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How to Marry Well
by Mrs. Hungerford
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[Transcriber's note: Mrs. Hungerford (Margaret Wolfe Hamilton) (1855?-1897) "How to marry well" (from The Ladies' Home Journal vol. VII No IV Philadelphia March 1890 p.6)]



The Duchess

How to marry well

Some girls start in life with the idea that to snub the opposite sex is the surest way of bringing it to their feet. All such imaginings are vain! A man may be amused by the coquettish impertinences of a girl, he may even be attracted by it to a certain extent, but in the end he feels repulsion, and unless it be the exception that proves the rule, hastens away presently to lay his name and fortune at the disposal of some more modest girl.

To marry well is the note that strikes more clearly on the brain of the debutante's mother than on the ear of that interesting person herself. A girl starting in life feels all the world is before her where to choose. She gives, indeed, too little thought to the subject. She comes fresh from the schoolroom into the crowded drawing-room, thinking only how best to enjoy herself. The thought of marriage, if near, is yet so far, that it hardly interferes with her pleasure in the waltz, the theatre, or the eternal afternoon tea.

It is a pity that the educational standard fixed for young girls now-a-days is of so low an order. A smattering of French, a word or two of German, an idea of what music really means, as gained from a three years' acquaintance with scales and movements, and songs without words—this is all! There is, of course, a good deal of reading with scientific masters that serves only to puzzle the brains half given to the matter in hand, and then the girl is emancipated from the schoolroom, and let loose upon society to "be settled in life," says Mamma.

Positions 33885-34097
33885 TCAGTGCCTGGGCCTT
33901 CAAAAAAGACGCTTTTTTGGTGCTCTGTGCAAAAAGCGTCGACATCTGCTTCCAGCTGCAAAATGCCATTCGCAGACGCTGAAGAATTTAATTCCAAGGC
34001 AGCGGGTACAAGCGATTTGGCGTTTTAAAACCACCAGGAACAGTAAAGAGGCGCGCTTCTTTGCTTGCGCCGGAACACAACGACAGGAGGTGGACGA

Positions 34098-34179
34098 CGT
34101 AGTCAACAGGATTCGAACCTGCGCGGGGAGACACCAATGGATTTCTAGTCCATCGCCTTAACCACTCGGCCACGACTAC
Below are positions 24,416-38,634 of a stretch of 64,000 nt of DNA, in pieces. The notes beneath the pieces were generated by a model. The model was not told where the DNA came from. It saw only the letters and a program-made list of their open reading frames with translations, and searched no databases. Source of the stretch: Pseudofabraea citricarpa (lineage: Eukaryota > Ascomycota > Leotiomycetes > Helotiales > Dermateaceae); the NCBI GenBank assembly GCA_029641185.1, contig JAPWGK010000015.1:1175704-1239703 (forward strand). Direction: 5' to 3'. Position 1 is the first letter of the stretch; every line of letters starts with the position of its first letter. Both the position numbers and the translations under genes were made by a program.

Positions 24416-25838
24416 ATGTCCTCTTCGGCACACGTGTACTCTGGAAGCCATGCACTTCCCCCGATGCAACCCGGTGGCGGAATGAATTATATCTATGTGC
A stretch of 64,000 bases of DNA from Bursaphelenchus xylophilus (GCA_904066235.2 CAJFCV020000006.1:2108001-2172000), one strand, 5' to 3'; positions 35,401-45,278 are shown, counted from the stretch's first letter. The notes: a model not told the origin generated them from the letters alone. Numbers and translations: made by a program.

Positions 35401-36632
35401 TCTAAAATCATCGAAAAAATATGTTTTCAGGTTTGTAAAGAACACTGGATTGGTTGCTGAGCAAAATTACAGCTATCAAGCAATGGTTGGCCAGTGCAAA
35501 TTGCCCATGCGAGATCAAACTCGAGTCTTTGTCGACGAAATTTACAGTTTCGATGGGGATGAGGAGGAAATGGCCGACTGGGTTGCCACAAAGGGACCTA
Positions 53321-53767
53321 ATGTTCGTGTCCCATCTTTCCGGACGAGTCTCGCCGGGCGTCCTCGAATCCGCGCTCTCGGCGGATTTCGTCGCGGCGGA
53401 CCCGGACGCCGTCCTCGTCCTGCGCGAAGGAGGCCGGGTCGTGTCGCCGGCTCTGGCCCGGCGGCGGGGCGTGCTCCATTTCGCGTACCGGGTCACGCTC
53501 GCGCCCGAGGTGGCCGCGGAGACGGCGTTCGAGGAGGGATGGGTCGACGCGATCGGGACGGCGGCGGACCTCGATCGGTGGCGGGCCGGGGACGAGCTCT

Some of these girls do marry well—surprisingly so! But they are amongst the few. As for the rest, they make their own lives and their husband's a burden to them. Without having time given them to mature their ideas, these latter are hurried into matrimony while still children, without having formed a conception of the terrible responsibility that attaches itself to every human soul who agrees to join itself to another.

These latter do not make good matches in any one sense of the word. The struggling barrister, the clerk, the curate, the brainless masher—such are their prey; and if they make richer prizes than these, still the match cannot be called good; presently there is dis-union as the clever husband finds the pretty but nonsensical wife utterly unable to follow him through the paths of life that Fate has opened out to him.

It is a common idea that men care only for beauty, and are to be attracted by no lesser virtue—if virtue it may be called. This is a most gross error that even the earliest of our thinkers has laid bare. What says Thomas Carew:

"But a smooth and steadfast mind, Gentle thoughts and calm desires, Hearts with equal love combined, Kindle never-dying fires:— Where these are not, I despise Lovely cheeks or lips or eyes."

We see, then, that there are things more desirable to the masculine mind than the mere charms of the flesh. To be beautiful is a good thing, for which we should thank Nature—to be attractive, morally, rather than physically, is, however, a thing for which we should thank Nature even more, if she be good enough to have endowed us with that lasting quality. Let a girl learn once for all that her little schoolgirl airs and graces can please only the unintellectual of her set, that to make a good match, in the most noble sense of the word, is to form herself to be the equal of the man she marries, and all will be right. I speak advisedly, because a girl who has the courage to so plan out her future is very unlikely to wed with any save the most desirable of the other sex.